PORTLAND – At its final meeting, the Portland Metro Area Value Pricing Policy Advisory Committee recommended congestion pricing concepts for the Portland metro area for further traffic, revenue and environmental analysis, along with mitigation and other priority policy issues. A report of the PAC’s recommendations will be submitted to the Oregon Transportation Commission in early July for consideration before the commission prepares a proposal for the Federal Highway Administration in late 2018.
All meeting materials and a video of the entire meeting can be found at: http://www.oregon.gov/ODOT/Get-Involved/Pages/Value-Pricing-Committee.aspx
Value pricing, also known as congestion pricing, is a type of toll that aims to reduce traffic congestion with user fees that are higher during more congested times of the day. The goal of congestion pricing is to get the most out of the existing system by encouraging some people to travel at less congested times or to choose an alternative mode such as transit, carpool, bicycle, or walking. The result is reduced congestion and more predictable travel times.
Following significant discussion, a majority of PAC members supported or accepted the following elements of the recommendation to the OTC:
- Any congestion pricing program should include strategies to improve public transportation, contain provisions to assist environmental justice and low income populations, and minimize negative effects of freeway diversion onto local roads.
- Congestion pricing pilot projects should be moved forward through the implementation process on both I-5 near the central city (known as concept B) and I-205 near the Abernethy Bridge and Stafford Road (known as modified concept E) to study effectiveness of congestion pricing in this region.
- A two-tier approach should be used that starts with tolling discreet segments on I-5 and I-205 as pilot projects before moving ahead with tolling larger portions of the two corridors as part of a larger scale phased implementation and planning effort.
Approximately half of the committee supported starting with broader initial implementation of tolling on all lanes of I-5 and I-205, as opposed to the two-tier phased approach. In addition to the recommendations of pricing concepts and mitigation strategies, the PAC suggested that the OTC conduct planning of more system-wide feasibility of congestion pricing and planning for adding capacity to accommodate regional growth in a congestion pricing environment. The committee also agreed that net revenue from tolls collected in the region should be used to improve the transportation system in the region.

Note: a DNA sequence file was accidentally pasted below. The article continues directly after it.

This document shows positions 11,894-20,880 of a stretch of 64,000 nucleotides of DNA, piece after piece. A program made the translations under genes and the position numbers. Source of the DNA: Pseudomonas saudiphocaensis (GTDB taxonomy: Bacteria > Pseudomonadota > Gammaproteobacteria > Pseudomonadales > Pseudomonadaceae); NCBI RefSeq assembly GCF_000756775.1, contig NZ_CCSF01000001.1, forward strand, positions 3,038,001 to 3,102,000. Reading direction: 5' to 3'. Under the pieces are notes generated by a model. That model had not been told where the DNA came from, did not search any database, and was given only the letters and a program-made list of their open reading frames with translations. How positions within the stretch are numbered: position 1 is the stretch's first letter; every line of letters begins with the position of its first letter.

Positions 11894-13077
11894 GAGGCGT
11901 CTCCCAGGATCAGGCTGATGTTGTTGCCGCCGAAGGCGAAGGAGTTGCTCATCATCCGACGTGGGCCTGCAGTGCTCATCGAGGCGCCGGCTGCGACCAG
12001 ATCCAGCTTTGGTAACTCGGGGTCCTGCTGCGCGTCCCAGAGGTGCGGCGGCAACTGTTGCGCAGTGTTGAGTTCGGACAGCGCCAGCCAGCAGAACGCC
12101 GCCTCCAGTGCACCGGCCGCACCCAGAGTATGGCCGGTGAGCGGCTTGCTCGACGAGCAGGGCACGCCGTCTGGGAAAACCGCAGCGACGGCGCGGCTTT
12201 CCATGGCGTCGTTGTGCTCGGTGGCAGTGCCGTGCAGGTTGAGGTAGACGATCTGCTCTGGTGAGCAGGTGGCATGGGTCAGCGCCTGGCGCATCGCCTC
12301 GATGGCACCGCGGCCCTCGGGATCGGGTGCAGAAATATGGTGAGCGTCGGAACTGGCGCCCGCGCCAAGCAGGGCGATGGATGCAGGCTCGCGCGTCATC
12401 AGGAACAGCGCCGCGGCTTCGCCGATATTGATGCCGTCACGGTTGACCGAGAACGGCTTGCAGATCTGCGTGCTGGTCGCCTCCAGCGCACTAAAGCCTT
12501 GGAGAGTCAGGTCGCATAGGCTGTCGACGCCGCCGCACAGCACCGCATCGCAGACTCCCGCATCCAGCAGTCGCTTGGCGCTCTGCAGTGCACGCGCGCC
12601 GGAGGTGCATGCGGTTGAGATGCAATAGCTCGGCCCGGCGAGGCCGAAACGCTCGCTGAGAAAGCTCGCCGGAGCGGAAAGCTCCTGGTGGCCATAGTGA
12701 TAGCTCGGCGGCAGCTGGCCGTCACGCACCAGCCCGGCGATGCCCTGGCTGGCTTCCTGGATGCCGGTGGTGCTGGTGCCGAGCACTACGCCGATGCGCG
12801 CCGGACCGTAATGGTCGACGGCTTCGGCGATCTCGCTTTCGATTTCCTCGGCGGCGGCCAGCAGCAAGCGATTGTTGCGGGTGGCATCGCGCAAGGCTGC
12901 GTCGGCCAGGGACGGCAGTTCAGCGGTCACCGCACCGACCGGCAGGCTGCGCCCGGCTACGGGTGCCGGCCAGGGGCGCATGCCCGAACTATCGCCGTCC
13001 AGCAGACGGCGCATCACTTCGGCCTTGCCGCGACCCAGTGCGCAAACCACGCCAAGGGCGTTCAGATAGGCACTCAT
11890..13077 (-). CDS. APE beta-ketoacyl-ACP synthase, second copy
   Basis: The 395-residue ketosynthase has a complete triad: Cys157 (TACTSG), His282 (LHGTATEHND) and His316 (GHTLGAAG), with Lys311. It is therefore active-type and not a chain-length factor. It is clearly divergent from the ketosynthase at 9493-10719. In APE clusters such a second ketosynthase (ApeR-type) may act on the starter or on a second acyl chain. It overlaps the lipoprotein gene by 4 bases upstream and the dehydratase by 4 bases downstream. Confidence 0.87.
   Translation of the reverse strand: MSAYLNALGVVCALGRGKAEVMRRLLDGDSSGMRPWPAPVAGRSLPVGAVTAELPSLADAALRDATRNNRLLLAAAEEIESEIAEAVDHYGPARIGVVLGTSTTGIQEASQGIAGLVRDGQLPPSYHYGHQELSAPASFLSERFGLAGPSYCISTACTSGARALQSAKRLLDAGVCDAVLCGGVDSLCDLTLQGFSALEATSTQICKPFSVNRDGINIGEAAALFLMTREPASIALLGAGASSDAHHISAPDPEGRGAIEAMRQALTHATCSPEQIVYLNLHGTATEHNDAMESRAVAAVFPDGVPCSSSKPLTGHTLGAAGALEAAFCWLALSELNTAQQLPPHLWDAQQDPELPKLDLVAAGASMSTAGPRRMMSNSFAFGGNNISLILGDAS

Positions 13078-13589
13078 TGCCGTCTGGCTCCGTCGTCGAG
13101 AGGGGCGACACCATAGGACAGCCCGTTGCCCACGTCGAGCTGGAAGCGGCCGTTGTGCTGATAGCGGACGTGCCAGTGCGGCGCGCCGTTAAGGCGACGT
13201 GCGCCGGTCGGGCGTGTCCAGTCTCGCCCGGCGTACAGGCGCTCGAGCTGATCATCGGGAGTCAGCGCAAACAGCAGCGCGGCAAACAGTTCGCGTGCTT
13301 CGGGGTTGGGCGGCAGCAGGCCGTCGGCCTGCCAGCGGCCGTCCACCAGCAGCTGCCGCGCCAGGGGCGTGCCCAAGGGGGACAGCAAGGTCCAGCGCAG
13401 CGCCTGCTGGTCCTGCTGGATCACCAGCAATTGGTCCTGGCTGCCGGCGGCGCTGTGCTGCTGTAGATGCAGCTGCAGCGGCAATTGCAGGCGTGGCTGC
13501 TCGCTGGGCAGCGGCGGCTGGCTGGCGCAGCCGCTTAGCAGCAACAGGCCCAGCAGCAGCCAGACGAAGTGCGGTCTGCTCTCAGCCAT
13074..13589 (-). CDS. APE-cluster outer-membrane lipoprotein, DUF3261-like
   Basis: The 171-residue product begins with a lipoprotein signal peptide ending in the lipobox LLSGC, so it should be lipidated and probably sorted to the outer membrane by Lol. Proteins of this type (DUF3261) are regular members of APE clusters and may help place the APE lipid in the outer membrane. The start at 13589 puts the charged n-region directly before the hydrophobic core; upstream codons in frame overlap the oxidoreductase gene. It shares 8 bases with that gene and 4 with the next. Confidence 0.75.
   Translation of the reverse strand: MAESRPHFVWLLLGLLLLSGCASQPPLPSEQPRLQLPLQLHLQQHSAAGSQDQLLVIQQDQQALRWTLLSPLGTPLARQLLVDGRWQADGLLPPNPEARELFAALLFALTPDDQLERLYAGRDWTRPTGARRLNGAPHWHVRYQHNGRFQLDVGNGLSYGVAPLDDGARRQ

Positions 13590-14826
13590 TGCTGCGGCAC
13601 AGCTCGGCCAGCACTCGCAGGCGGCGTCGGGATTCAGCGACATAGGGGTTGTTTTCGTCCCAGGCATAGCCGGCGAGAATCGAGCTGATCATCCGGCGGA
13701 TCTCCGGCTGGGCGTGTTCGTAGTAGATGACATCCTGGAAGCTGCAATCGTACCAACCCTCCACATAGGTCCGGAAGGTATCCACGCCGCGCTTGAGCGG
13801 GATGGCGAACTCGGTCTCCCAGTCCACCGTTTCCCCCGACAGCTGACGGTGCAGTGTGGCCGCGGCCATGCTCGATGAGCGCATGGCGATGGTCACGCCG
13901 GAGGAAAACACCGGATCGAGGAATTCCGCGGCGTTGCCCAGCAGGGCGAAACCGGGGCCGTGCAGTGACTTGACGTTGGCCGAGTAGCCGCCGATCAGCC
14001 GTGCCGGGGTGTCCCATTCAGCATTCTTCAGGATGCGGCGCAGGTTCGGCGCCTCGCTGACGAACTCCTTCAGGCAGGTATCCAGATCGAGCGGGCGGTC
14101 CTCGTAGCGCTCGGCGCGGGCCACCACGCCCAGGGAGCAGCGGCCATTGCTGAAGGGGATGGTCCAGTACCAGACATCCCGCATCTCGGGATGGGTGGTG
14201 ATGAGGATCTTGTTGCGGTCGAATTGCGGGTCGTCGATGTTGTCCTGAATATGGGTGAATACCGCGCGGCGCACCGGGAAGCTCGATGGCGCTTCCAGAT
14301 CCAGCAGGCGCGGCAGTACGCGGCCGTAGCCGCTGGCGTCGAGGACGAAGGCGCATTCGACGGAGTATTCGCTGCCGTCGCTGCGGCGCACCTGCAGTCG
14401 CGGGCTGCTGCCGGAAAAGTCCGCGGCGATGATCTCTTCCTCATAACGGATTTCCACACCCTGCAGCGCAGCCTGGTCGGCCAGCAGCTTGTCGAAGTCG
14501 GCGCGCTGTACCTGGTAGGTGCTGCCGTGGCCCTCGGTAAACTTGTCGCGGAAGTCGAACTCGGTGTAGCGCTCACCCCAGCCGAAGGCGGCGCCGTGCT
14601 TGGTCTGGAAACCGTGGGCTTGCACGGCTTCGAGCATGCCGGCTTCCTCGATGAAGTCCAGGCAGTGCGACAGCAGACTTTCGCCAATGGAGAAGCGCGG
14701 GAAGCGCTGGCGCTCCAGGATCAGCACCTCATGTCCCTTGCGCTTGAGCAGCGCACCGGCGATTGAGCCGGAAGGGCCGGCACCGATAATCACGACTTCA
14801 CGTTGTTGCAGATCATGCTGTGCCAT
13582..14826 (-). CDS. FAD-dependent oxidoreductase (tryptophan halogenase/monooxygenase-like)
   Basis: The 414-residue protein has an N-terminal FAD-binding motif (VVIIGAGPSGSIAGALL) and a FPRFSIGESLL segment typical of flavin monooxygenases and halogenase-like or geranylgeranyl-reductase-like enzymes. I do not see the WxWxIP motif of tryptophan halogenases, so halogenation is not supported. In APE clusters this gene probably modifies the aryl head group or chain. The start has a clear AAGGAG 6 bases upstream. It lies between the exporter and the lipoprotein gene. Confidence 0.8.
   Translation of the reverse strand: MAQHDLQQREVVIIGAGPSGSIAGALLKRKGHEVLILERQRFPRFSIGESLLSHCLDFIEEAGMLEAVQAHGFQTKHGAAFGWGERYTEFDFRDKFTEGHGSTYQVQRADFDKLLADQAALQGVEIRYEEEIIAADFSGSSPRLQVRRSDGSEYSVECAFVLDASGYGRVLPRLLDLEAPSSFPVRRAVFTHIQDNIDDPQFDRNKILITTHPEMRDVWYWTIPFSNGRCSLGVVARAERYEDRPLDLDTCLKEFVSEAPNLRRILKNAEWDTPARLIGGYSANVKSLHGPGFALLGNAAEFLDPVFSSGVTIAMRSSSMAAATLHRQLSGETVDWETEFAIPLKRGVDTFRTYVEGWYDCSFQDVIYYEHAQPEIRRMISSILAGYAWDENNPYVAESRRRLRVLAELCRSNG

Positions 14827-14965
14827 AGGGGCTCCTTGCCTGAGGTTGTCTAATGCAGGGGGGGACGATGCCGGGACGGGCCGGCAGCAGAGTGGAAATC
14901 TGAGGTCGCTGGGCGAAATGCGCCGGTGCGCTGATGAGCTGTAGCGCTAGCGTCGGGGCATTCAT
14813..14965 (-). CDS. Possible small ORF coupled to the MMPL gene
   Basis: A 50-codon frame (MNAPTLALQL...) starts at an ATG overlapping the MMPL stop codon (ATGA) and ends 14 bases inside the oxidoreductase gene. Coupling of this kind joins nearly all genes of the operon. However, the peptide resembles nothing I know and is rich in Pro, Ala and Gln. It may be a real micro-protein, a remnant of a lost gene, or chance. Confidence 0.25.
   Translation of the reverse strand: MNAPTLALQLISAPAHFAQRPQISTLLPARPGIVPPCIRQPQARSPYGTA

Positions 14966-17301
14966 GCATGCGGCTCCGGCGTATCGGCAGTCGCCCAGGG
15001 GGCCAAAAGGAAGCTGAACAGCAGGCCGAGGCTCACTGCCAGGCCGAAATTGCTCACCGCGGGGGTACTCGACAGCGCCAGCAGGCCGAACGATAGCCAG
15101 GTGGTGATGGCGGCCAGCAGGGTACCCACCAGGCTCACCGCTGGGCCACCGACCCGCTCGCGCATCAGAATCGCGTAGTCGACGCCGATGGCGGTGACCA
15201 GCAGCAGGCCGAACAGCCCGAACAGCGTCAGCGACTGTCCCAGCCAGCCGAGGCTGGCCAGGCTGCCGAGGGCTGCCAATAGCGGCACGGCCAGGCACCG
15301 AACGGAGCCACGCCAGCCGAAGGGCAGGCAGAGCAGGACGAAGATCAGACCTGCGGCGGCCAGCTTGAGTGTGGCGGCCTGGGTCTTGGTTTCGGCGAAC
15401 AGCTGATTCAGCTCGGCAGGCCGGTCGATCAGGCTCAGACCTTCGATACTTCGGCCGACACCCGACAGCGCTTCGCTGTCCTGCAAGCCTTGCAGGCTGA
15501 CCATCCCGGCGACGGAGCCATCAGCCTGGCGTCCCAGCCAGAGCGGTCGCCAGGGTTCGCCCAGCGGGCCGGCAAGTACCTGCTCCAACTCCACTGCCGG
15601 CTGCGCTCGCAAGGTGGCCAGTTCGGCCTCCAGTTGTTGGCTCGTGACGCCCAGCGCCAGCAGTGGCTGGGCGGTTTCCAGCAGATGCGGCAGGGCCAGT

The PAC was charged with developing a congestion pricing recommendation on I-5 and/or I-205 in the Portland-Vancouver metro area for the location, type and mitigation strategies for tolling. The Oregon Transportation Commission was directed by the Oregon Legislature to develop the proposal as part of House Bill 2017, a package of investments to address congestion and make other multimodal transportation investments in Oregon.
A public comment period on the PAC’s recommendation is now open through July 20 to inform discussion by the OTC over the next several months. The commission wants to hear from the public. Comments may be sent via the comment form on the website at www.ODOTValuePricing.org.
In addition, the Oregon Transportation Commission is scheduled to hold an open public comment session on congestion pricing July 12 at 4 p.m. at University Place Hotel and Conference Center, 310 SW Lincoln St., Columbia Falls Ballroom, Portland, OR 97201. The public may sign up to comment between 3 p.m. and 7 p.m at the event where each person will have up to three minutes to speak to the commission.
More information and a form for questions and comments may be found at: www.ODOTValuePricing.org.